Whether you’re designing a thermometer, a radio or some sort of embedded gadget, an LCD is a great way to show information to and interact with the user. The HD44780 is a popular dot matrix LCD controller from Hitachi. In this post I’ll talk about how to communicate with LCD displays which use the HD44780 chip.

Hardware Interface

There are a few things we need to understand about our LCD controller before interfacing with it. The HD44780 LCD driver is a complex circuit comprising a number of different blocks, we can abstract a lot of this information away and think of it at a higher level. We can think of the HD44780 as a system that takes data we want to display and shows them on an LCD. The HD44780 employs a parallel interface and supports data writes in 4-bit or 8-bit mode. Using the chip in 4-bit mode allows the user to save 4 I/O pins on the microcontroller – we’ll be using the 4-bit mode in this post. The pins of the HD44780 that we’ll need to care about are; RS (Register Select), E (Enable), R/W(Read/Write), DB0-DB7(Data lines).

The image below shows a typical LCD circuit, the LCD comes as a module with the HD44780 chip on board. From the schematic you can see that the R/W pin is grounded, this is because we can ignore the use of this feature by not reading data from the LCD. Pins D0, D1, D2 and D3 are also grounded in the schematic, this is because we are using the LCD in 4 bit mode and we only need the last four data pins to talk to the chip. In the circuit below I added a display brightness control feature using PWM, you can simply connect the LED- pin of the LCD module to ground if you don’t need this feature.

Software Interface

There are two internal 8-bit registers; a data register and an instruction register. The RS pin allows us to select which register to access when we are sending data to the chip. The timing diagram in the datasheet shows us how to send electrical signals(Data) to the HD44780, this will inform how we code the “LCD_write” function. The Enable pin is what tells the HD44780 that there is data on the DB0-DB7 lines. This data can be 4 or 8 bits long. A pulse on the Enable pin represents a valid piece of data as shown in the timing diagram below.

We can poll the status of the LCD to determine whether it is ready to accept new data or not, instead we will just insert delays in our code adequate enough for the LCD to process the data we feed it, hence we can ground the R/W pin. We have to send two nibbles of data in 4-bit mode since the registers are 8-bit wide. All we have to do now is write some code.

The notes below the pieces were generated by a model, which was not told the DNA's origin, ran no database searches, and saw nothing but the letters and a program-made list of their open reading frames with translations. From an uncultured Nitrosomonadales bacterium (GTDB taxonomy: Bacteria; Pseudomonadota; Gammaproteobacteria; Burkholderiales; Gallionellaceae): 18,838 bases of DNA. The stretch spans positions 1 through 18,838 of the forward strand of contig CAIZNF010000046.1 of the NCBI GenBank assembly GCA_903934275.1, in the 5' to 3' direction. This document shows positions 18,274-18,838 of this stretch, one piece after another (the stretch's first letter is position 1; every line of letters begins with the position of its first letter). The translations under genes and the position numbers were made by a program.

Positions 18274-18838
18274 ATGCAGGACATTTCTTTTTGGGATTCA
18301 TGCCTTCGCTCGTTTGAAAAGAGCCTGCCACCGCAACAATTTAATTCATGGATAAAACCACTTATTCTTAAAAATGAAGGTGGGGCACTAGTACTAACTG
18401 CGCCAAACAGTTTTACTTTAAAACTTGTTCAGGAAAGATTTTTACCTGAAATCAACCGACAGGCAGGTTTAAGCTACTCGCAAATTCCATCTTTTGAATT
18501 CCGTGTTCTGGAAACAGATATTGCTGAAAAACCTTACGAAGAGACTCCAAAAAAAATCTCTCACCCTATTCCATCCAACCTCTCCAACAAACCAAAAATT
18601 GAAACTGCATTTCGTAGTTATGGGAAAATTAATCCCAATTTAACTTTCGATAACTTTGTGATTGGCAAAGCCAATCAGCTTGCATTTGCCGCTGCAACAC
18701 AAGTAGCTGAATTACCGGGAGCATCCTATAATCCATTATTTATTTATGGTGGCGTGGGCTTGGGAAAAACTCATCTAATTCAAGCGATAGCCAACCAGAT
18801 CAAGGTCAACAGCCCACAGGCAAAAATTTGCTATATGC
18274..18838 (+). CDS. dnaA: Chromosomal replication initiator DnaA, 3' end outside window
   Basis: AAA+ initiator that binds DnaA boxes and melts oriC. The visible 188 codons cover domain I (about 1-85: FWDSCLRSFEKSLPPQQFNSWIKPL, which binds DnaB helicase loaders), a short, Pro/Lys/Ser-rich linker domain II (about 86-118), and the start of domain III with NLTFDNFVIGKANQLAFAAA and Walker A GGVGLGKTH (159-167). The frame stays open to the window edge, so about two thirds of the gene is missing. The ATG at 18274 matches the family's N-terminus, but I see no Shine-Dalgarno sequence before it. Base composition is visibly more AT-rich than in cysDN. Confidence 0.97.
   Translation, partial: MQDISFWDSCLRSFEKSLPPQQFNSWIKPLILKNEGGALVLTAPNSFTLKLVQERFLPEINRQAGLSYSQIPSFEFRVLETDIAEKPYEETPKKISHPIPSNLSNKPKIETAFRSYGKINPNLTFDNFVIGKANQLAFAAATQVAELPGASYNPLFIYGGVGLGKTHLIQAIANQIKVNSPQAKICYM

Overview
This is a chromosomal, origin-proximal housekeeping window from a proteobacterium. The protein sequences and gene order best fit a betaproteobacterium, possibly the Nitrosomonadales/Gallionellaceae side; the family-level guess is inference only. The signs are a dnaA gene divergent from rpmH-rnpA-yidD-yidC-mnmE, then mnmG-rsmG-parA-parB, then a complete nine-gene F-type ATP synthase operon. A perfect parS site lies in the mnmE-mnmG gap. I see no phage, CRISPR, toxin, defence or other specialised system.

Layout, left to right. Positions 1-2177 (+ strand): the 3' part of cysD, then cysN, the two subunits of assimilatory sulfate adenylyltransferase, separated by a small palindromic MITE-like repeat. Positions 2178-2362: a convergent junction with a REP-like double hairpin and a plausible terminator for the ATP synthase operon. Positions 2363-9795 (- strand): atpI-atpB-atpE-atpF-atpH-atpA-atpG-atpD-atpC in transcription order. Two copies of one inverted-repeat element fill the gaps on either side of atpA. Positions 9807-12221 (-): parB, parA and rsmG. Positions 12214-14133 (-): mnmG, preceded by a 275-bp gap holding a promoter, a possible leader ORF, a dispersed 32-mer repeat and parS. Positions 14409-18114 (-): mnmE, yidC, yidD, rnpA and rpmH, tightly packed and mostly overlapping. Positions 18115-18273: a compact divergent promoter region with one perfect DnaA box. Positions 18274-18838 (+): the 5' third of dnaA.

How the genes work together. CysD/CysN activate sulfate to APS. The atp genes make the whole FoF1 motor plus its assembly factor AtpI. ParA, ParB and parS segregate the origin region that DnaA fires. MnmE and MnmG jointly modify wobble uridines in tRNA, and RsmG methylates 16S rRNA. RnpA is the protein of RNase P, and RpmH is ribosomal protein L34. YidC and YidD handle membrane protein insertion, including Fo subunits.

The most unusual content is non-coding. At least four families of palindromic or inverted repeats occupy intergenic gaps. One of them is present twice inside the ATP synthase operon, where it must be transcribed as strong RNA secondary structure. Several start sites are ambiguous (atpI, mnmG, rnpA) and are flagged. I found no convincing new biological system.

Putting it all together

Now let’s consider the functions needed to bring our LCD to life. We’ll need a function to send data (data/instructions) to the HD44780. Secondly, we’ll need a function to initialize the chip and put it in 4-bit mode. Thirdly we’ll need functions to send commands and 8-bit data to the chip. And lastly we’ll need functions to display characters and strings on the LCD.

To send data to the HD44780 we’ll compose both nibbles from the same byte. The “LCD_Write” function displays either the upper or lower nibble from a byte.

static void LCD_Write(const char nibble, uint8_t register_select)
    (nibble & 0x08 || nibble & 0x80) ? LCD_D7 = 1 : LCD_D7 = 0;
    (nibble & 0x04 || nibble & 0x40) ? LCD_D6 = 1 : LCD_D6 = 0;
    (nibble & 0x02 || nibble & 0x20) ? LCD_D5 = 1 : LCD_D5 = 0;
    (nibble & 0x01 || nibble & 0x10) ? LCD_D4 = 1 : LCD_D4 = 0;
    // Register Selection
    LCD_RS = register_select;
    // Clock data into LCD
    LCD_EN = 1;
    LCD_EN = 0;

Initializing the LCD is done by sending specific commands to the HD44780. These commands control how data is displayed on the LCD and whether data is sent in 4-bit or 8-bit mode.

    // Start operation in 4 bit mode
    LCD_Write(0x02, CMD);   
    // Number of display lines and character font
    LCD_Write(0x02, CMD);   
    LCD_Write(0x08, CMD);   
    // Set Entry mode
    LCD_Write(0x00, CMD);
    LCD_Write(0x06, CMD);   

One disadvantage of using 4-bit mode is that we have to send the same data sort of twice. We send the upper and lower nibbles of the same 8 bit data separately.

void LCD_PutChar_Cp(const char c)
    // Send upper nibble first
    LCD_Write((c & 0xF0), DATA);
    // Send lower nibble next
    LCD_Write((c & 0x0F), DATA);

Building upon the “LCD_PutChar_Cp” function we can just add a while condition to display strings.

void LCD_PutString_Cp(const char *s)
    while (*s)
Using the LCD

You’re probably not going to use the same hardware connections I typically use so you have to edit the header file in order to use a different hardware connection. The code below shows a sample hardware configuration.

// Hardware abstraction
#define LCD_RS  LATB4
#define LCD_EN  LATB5
#define LCD_D4  LATB0
#define LCD_D5  LATB1 #define LCD_D6  LATB2
#define LCD_D7  LATB3

Here is a simple LCD hello world project.

// Initialize LCD display
// Display some text on the first row
LCD_PutString(1, 1, "Hello World!");

The code for this project is available on Github. Porting the code to other platforms is easy, you just have to replace the hardware dependent portions of the code with equivalent code for your target system, the rest is plain C.